Monday, November 5, 2018

NASA's Kepler Space Telescope Runs Out of Fuel


  NASA officials announced on October 30 that the Kepler space telescope has run out of fuel and will be decommissioned in the coming weeks. This marks a lasting legacy that is responsible for 70 percent of the roughly 3,800 confirmed exoplanets discoveries to date.
  Unlike NASA's Cassini spacecraft which was deorbited into Saturn's thick atmosphere in September 2017, Kepler will receive a much simpler end. Team members will beam a single, simple command to the spacecraft, triggering a decommissioning sequence. This will shut down its radio transmitter and onboard fault-protection systems, converting the telescope into an inert chunk of floating metal.
   "Kepler is currently trailing the Earth by about 94 million miles, and will remain the same distance from the Earth for the foreseeable future," Charlie Sobeck, project system engineer at NASA's Ames Research Center in Moffett Field, California, said during a teleconference with reporters.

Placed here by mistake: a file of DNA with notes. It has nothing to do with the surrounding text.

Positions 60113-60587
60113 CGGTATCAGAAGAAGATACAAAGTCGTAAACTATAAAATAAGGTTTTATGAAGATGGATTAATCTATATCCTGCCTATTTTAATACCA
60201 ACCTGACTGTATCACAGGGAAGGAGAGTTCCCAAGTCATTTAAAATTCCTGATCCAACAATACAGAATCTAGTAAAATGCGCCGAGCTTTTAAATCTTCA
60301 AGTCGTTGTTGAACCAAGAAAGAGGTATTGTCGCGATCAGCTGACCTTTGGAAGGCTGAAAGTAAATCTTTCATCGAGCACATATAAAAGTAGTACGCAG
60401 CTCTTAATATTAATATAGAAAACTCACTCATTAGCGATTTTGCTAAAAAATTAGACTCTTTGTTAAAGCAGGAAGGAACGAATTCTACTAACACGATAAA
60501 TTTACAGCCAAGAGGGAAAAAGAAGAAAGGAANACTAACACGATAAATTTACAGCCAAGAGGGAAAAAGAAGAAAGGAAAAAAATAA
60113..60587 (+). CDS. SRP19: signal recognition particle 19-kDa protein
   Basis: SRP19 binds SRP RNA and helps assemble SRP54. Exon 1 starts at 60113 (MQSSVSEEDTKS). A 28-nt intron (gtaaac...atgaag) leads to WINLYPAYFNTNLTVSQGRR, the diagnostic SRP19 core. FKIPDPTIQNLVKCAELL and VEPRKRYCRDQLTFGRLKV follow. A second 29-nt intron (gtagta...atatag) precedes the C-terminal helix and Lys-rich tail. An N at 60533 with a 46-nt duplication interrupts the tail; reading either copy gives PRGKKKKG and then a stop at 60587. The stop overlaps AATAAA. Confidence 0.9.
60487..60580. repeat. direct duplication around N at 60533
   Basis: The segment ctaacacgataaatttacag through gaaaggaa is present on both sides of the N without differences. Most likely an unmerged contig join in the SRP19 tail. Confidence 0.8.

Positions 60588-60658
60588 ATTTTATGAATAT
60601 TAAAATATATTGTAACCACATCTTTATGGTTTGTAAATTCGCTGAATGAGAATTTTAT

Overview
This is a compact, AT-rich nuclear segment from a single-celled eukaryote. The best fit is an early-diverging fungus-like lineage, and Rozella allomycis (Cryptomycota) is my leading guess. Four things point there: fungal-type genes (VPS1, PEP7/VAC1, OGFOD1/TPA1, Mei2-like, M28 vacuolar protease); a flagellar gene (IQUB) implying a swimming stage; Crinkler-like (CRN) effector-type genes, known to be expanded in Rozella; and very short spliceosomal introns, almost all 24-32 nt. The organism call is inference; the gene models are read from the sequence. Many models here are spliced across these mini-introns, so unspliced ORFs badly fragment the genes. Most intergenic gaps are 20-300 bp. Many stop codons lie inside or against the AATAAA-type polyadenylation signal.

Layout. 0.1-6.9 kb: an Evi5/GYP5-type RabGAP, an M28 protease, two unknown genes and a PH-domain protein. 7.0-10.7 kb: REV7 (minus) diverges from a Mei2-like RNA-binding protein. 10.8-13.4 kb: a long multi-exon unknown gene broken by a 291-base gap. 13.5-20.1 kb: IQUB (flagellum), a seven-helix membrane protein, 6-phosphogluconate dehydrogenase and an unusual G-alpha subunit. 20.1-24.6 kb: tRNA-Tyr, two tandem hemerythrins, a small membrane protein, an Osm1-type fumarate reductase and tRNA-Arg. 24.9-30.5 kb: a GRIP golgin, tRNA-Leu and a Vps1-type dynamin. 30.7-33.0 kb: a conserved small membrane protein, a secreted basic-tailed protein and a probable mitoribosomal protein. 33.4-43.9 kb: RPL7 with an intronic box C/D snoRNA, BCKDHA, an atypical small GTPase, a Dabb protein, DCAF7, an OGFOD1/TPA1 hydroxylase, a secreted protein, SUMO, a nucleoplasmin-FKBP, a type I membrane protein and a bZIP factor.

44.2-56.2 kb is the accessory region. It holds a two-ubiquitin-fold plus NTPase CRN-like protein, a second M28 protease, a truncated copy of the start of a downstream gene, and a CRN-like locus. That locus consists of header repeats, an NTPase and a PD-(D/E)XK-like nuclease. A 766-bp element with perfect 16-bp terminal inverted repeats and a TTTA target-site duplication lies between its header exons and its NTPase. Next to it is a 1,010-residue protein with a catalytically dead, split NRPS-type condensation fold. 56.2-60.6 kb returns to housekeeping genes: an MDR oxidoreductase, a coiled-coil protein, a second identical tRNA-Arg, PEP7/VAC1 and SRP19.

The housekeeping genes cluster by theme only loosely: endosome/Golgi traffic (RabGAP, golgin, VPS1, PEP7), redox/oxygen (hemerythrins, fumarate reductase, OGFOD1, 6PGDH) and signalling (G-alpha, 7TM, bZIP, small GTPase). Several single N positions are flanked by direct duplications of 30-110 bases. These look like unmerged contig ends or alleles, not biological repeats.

Kepler was launched back in March 2009, with its mission to determine the frequency of Earth-like plants around the Milky Way galaxy. Its first mission was initially composed of observing close to 150,000 stars simultaneously. Eventually this mission ended in May 2013 when the spacecraft lost the second its four orientation-maintainng reaction wheels. However after some remote modifications, a new mission was launched in 2014 as K2. that hauled in an additional 34 exoplanet finds.

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